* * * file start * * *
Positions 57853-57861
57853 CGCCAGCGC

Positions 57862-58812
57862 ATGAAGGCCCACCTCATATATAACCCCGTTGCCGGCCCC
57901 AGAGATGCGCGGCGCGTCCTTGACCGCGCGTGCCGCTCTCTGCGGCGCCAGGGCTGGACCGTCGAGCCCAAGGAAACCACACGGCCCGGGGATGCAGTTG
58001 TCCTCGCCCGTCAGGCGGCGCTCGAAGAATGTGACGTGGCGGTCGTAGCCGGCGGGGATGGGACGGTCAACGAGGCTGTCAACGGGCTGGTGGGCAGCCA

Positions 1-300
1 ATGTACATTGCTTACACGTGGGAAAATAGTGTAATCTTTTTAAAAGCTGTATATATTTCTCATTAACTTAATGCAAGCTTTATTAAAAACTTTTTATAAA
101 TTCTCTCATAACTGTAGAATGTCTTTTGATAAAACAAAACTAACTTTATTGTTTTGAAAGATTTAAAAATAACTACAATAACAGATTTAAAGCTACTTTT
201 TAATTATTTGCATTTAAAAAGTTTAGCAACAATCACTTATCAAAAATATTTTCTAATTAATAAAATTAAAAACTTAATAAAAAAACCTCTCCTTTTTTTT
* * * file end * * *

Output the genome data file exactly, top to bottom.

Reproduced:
Positions 57853-57861
57853 CGCCAGCGC

Positions 57862-58812
57862 ATGAAGGCCCACCTCATATATAACCCCGTTGCCGGCCCC
57901 AGAGATGCGCGGCGCGTCCTTGACCGCGCGTGCCGCTCTCTGCGGCGCCAGGGCTGGACCGTCGAGCCCAAGGAAACCACACGGCCCGGGGATGCAGTTG
58001 TCCTCGCCCGTCAGGCGGCGCTCGAAGAATGTGACGTGGCGGTCGTAGCCGGCGGGGATGGGACGGTCAACGAGGCTGTCAACGGGCTGGTGGGCAGCCA

Positions 1-300
1 ATGTACATTGCTTACACGTGGGAAAATAGTGTAATCTTTTTAAAAGCTGTATATATTTCTCATTAACTTAATGCAAGCTTTATTAAAAACTTTTTATAAA
101 TTCTCTCATAACTGTAGAATGTCTTTTGATAAAACAAAACTAACTTTATTGTTTTGAAAGATTTAAAAATAACTACAATAACAGATTTAAAGCTACTTTT
201 TAATTATTTGCATTTAAAAAGTTTAGCAACAATCACTTATCAAAAATATTTTCTAATTAATAAAATTAAAAACTTAATAAAAAAACCTCTCCTTTTTTTT